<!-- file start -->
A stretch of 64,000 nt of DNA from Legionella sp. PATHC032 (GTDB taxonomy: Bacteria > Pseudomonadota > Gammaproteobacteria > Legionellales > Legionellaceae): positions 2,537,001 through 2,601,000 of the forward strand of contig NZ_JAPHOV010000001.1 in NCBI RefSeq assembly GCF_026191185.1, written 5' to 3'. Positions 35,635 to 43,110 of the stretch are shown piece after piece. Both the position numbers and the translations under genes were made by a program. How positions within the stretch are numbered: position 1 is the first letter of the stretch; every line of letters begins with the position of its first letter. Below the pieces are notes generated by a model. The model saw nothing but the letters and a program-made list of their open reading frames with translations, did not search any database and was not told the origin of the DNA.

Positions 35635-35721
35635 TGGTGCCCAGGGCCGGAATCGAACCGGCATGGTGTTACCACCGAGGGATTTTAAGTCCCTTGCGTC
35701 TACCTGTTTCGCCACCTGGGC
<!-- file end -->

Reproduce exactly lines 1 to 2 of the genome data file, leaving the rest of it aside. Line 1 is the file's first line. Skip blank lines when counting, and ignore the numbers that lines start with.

A stretch of 64,000 nt of DNA from Legionella sp. PATHC032 (GTDB taxonomy: Bacteria > Pseudomonadota > Gammaproteobacteria > Legionellales > Legionellaceae): positions 2,537,001 through 2,601,000 of the forward strand of contig NZ_JAPHOV010000001.1 in NCBI RefSeq assembly GCF_026191185.1, written 5' to 3'. Positions 35,635 to 43,110 of the stretch are shown piece after piece. Both the position numbers and the translations under genes were made by a program. How positions within the stretch are numbered: position 1 is the first letter of the stretch; every line of letters begins with the position of its first letter. Below the pieces are notes generated by a model. The model saw nothing but the letters and a program-made list of their open reading frames with translations, did not search any database and was not told the origin of the DNA.

Positions 35635-35721